The most militarized areas of India’s have been the flashpoints of human rights violation in the country. In the name of crushing the insurgencies – whether in the Northeastern states or in Jammu and Kashmir – the state has often trampled upon the rights of unarmed civilians. Worst, it has promoted anti-insurgency groups, private militias and even armed the civilians directly.

Resolution of the conflicts and their transformation into dialogue based negotiation on issues of conflict is important for ensuring protection of rights on a sustainable basis. India has in recent years shown its willingness to negotiate with armed insurgencies – particularly in the NE. There are at present a dozen such ongoing ‘peace processes’ in this region. There is also a peace processes in Kashmir as well as with Pakistan. Much media attention is focused on the latter processes while those in the NE are seldom covered.  

One of the serious problems with these peace processes is the near total absence of civil society participation.

The parties at negotiation – both the state that claims to represent the people as well as the armed groups that claim to represent their community/ region – often keep the negotiations under wraps. The lack of information and awareness about issues involved in a negotiation makes for disenchantment once a deal is made between the parties. It also has in the past led to formation of new factions and groups within the same community/ region resulting in unending conflicts. Therefore The Other Media sees civil society involvement in peace dialogues as very critical for long term peace. The Other Media’s goal in this area will further facilitate the development of and mobilize the civil society, do necessary research, build linkages to facilitate civil society participation in peace processes.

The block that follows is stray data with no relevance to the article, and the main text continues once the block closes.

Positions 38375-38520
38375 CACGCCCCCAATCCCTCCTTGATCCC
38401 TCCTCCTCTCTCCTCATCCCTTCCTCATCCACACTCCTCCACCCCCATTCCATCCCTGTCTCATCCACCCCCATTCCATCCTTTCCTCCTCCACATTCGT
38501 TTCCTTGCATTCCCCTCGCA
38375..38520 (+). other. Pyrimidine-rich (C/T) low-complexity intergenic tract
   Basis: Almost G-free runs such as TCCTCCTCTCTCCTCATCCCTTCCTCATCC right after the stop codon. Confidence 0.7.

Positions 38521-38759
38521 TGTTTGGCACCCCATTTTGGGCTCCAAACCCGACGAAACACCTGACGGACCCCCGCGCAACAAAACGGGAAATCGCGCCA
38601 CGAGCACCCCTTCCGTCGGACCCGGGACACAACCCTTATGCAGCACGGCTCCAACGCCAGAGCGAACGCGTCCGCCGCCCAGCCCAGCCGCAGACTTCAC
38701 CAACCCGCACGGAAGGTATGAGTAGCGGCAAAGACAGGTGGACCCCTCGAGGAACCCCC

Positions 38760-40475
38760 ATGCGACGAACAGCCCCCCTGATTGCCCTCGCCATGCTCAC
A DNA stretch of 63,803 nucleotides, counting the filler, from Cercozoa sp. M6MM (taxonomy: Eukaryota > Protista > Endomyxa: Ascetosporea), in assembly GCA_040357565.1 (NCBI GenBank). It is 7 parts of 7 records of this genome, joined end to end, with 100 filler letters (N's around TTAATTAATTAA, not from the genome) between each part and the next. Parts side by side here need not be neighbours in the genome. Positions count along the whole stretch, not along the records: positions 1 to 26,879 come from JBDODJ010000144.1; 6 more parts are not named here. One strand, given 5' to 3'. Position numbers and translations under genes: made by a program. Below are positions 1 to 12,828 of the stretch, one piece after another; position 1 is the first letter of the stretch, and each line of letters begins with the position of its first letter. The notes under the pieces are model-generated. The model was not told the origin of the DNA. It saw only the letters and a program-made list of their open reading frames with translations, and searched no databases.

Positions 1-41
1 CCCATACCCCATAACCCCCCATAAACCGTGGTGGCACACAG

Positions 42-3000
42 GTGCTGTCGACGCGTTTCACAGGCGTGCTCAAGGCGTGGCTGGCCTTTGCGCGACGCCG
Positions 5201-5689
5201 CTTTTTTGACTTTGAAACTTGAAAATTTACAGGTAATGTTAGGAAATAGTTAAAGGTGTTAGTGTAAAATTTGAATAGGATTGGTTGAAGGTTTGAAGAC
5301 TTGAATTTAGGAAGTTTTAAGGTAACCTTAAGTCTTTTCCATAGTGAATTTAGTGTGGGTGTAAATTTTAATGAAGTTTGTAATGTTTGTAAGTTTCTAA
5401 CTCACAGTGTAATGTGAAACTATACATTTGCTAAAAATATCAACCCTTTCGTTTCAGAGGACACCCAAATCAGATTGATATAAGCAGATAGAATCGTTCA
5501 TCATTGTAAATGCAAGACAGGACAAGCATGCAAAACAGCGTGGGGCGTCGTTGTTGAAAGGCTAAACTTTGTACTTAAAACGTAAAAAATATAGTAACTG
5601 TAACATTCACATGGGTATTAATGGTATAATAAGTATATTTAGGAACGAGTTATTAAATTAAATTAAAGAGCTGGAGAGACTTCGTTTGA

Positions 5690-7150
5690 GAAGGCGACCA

Most of the festering conflicts in the North East owe their origin to the colonial character of the Indian State towards the political questions in the region. The State has persisted with the pre-colonial prism, which defined the frontiers as politico-military regions only. The policies in the region were motivated by the ‘security perspective’ of the Indian State wherein the multitude of struggles for autonomy and greater democratic and civil rights are viewed as ‘law and order’ and ‘security’ problems, which could be managed by an ever-increasing deployment of security forces. The Indian State has ignored political solutions to the questions of autonomy in the region and instead, resorted to increased militarisation to curb all such struggles.

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